military narratives possess. The anecdotes and expressions which he records, we fairly believe to be genuine, and not to be the coinage of a rhetorician, like those in Curtius. In fact, in reading Arrian, we read General Aristobulus and General Ptolemy on the campaigns of the Macedonians; and it is like reading General Jomim or General Foy on the campaigns of the French.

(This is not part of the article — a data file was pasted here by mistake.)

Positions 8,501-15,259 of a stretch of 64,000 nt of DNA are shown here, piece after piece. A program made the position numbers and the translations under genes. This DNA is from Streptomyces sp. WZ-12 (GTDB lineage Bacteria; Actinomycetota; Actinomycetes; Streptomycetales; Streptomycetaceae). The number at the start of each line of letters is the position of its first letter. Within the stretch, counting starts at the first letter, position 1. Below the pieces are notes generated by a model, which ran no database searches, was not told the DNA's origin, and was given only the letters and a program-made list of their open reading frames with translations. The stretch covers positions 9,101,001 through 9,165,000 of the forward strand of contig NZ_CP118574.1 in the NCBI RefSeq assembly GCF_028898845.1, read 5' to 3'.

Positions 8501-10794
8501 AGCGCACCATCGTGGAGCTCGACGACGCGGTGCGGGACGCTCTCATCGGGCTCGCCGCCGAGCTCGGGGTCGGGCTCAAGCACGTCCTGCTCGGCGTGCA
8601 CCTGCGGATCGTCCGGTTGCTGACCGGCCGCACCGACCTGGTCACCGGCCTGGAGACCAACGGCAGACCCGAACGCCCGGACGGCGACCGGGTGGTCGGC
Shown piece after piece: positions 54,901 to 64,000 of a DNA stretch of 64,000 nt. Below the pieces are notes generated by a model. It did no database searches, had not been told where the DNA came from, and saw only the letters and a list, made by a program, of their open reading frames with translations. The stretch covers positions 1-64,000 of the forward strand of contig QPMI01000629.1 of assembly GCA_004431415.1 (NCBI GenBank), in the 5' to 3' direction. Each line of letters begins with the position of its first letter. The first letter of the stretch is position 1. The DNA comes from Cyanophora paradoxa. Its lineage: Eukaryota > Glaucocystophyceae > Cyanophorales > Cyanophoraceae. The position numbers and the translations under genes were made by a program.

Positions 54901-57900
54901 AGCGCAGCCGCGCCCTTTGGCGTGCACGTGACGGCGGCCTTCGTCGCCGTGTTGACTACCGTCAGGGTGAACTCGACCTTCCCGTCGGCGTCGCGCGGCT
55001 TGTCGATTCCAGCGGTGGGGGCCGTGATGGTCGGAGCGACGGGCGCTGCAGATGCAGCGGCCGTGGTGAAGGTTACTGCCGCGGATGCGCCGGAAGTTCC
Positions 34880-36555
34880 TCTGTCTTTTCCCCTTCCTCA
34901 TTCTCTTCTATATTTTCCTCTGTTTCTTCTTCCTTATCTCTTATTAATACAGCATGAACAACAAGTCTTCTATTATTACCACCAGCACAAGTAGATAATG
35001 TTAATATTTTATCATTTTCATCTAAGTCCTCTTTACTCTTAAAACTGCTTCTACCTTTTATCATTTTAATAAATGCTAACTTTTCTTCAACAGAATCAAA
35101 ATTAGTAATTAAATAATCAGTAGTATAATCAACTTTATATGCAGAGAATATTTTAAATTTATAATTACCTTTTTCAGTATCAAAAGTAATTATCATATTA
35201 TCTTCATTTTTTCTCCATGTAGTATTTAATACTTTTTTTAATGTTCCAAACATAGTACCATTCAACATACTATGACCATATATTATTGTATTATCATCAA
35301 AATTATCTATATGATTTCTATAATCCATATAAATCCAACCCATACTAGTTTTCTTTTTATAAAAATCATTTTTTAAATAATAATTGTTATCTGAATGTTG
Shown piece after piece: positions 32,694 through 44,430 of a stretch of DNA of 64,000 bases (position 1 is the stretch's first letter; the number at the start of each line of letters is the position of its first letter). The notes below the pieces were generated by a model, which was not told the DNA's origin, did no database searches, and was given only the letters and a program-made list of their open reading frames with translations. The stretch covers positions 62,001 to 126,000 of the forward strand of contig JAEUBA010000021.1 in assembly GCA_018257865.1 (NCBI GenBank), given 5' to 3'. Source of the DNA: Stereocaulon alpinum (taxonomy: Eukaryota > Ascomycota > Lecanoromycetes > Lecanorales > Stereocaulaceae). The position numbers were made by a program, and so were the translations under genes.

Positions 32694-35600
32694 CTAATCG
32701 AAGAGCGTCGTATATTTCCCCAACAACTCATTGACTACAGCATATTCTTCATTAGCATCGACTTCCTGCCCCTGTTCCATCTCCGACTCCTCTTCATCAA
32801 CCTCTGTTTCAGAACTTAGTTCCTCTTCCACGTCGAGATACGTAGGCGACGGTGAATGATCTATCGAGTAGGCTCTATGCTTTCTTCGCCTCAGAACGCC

The estimate which we find in Arrian of the strength of Alexander's army seems reasonable enough, when we take into account both the losses which he had sustained, and the re-inforcements which he had received since he left Europe. Indeed, to Englishmen, who know with what mere handfuls of men our own generals have, at Plassy, at Assaye, at Meeanee, and other Indian battles, routed large hosts of Asiatics, the disparity of numbers, that we read of in the victories won by the Macedonians over the Persians, presents nothing incredible. The army which Alexander now led, was wholly composed of veteran troops in the highest possible state of equipment and discipline, enthusiastically devoted to their leader, and full of confidence in his military genius and his victorious destiny.